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Drug Overdose Deaths a National Problem, not Limited to Poor, Rural Counties

Posted on January 16, 2019

Researchers in the NCI Division of Cancer Epidemiology and Genetics, the National Institute on Drug Abuse, National Institute on Minority Health and Health Disparities, and the National Heart, Lung, and Blood Institute, conducted a formal analysis of overall death rates and death rates from drug poisoning among 25-64-year-olds in the United States to look for patterns by race/ethnicity, socioeconomic status, rurality and geography. The findings were published January 14, 2019, in the journal Lancet Public Health.

Between 2000 and 2015, 9.5 million premature deaths occurred among 25-64-year-olds in the U.S., nearly 500,000 of them were from drug poisonings. In comparing the periods 2000-2003 and 2012-2015, the researchers observed sharp increases in rates of death from drug poisoning in counties throughout the country: wealthier and poorer counties, urban and rural counties, and among whites, blacks and Latinos. Although drug poisoning death rates increased more rapidly in poorer and rural counties, far more deaths occurred in metropolitan counties (76% of drug overdose deaths) than in rural counties (1% of drug overdose deaths), reflecting the larger population size of cities.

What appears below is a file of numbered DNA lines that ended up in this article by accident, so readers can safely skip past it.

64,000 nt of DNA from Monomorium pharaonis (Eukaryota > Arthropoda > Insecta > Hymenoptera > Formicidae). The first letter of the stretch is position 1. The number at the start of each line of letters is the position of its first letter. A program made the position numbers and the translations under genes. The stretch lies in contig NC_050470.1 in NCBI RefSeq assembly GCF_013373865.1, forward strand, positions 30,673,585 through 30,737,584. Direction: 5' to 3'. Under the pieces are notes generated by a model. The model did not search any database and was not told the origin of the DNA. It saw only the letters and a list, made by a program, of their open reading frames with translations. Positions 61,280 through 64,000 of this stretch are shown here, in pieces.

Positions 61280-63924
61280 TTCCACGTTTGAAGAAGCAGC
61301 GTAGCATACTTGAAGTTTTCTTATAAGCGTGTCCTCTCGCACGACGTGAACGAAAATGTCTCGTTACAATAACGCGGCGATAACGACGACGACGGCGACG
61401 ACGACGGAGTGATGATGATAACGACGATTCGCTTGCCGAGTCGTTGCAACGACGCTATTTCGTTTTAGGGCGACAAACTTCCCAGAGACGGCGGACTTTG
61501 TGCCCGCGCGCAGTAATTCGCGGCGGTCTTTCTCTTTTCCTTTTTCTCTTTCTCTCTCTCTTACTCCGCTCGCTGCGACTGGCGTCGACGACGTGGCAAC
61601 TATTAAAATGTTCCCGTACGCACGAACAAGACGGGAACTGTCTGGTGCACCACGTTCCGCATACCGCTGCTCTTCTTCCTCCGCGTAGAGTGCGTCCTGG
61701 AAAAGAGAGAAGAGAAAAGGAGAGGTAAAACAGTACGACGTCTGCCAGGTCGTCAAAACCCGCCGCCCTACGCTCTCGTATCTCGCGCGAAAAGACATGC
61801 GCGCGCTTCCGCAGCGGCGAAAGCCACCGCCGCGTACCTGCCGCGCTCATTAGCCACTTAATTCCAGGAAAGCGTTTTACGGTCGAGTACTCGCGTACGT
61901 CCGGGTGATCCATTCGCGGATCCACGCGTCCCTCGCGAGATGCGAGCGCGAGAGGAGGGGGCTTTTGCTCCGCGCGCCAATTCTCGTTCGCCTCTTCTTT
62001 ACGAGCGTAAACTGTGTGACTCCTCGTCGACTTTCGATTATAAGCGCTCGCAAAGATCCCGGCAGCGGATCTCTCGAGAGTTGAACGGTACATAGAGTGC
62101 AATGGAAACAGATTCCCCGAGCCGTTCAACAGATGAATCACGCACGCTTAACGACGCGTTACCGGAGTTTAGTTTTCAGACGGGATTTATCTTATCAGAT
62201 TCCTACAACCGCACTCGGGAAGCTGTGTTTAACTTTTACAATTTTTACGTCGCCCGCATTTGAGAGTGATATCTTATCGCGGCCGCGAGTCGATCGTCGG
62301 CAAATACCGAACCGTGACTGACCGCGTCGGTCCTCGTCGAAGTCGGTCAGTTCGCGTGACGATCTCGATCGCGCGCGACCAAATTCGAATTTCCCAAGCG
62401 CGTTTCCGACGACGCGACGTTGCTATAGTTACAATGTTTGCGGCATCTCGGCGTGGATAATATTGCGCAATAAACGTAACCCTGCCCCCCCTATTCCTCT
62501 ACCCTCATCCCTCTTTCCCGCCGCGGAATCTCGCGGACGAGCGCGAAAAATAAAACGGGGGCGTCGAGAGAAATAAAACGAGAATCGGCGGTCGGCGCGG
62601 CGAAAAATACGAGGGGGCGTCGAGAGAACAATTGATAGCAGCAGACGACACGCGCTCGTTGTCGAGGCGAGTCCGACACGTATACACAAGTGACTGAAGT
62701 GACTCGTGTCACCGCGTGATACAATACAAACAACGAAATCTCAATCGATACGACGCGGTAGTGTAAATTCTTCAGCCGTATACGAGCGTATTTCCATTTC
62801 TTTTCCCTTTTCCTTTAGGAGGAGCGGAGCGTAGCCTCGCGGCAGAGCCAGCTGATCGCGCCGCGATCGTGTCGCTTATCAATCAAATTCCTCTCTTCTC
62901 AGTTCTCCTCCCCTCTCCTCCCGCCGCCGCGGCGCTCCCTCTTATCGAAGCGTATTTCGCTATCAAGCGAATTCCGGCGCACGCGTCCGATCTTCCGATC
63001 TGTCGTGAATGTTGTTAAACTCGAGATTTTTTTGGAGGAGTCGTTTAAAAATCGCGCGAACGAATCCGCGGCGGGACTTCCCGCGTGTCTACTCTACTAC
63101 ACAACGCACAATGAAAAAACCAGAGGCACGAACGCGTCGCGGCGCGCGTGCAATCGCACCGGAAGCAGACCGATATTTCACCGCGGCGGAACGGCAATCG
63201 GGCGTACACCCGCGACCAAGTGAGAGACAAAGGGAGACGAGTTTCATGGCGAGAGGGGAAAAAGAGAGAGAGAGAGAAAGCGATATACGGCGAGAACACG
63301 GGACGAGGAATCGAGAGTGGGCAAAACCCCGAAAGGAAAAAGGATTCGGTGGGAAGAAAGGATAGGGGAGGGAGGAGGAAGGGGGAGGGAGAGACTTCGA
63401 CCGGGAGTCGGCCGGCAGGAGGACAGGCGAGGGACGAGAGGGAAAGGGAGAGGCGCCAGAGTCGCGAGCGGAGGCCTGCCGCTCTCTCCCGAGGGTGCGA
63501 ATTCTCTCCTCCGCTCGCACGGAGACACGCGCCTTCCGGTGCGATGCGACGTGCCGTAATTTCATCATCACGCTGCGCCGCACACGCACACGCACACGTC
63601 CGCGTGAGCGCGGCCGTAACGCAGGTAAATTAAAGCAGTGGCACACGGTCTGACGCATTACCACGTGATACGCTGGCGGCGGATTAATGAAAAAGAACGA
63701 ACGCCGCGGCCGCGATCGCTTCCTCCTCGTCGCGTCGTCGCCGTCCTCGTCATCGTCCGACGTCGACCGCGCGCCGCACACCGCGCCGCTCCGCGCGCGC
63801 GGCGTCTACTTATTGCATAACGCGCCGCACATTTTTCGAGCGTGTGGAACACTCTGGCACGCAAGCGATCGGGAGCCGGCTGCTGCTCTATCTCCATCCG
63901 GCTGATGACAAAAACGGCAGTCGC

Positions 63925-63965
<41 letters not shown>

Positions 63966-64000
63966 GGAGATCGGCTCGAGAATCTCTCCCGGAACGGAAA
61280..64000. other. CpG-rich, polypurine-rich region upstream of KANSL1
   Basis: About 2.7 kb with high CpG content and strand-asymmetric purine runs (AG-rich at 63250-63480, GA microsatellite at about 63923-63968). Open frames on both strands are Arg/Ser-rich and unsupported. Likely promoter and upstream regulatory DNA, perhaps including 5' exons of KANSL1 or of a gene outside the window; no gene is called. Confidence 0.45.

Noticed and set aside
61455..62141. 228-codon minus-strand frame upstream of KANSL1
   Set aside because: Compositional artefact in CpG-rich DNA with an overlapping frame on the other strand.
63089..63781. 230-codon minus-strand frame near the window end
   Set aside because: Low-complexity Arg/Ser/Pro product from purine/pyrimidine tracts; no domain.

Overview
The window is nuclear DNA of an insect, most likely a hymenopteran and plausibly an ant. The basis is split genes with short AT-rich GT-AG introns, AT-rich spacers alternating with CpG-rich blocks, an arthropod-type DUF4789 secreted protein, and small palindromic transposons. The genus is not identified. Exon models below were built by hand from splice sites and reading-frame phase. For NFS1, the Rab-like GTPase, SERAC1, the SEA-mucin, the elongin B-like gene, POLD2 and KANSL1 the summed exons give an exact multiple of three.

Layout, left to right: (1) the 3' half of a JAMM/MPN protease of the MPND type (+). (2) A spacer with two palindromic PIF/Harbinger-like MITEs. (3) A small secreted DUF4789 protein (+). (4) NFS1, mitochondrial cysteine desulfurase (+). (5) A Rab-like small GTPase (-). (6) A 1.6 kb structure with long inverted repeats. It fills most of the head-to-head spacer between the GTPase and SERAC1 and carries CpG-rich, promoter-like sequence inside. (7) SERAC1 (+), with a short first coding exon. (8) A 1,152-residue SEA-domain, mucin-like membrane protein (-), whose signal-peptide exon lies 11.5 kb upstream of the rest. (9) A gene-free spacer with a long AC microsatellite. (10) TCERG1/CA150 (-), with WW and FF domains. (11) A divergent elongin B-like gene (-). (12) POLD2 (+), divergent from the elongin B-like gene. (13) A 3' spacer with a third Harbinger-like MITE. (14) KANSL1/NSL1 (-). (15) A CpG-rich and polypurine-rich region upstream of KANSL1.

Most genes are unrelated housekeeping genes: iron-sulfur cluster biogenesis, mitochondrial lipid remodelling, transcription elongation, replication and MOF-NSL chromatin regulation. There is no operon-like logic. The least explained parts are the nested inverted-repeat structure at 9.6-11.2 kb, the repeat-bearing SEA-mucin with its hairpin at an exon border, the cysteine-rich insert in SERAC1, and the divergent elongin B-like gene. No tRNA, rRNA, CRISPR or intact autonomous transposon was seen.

The authors conclude, drug overdose deaths are a national problem, increasing at an alarming rate in communities throughout the US, regardless of race/ethnicity, socioeconomic status or rurality. Future research should focus on strategies to prevent drug overdose deaths in different communities throughout the country.


Shiels MS, Berrington de Gonzalez A, Best AF, et al. Premature mortality from all causes and drug poisonings in the USA according to socioeconomic status and rurality: An analysis of death certificate data by county from 2000–2015. Lancet Public Health Jan 14, 2019; DOI 10.1016/S2468-2667(18)30208-1.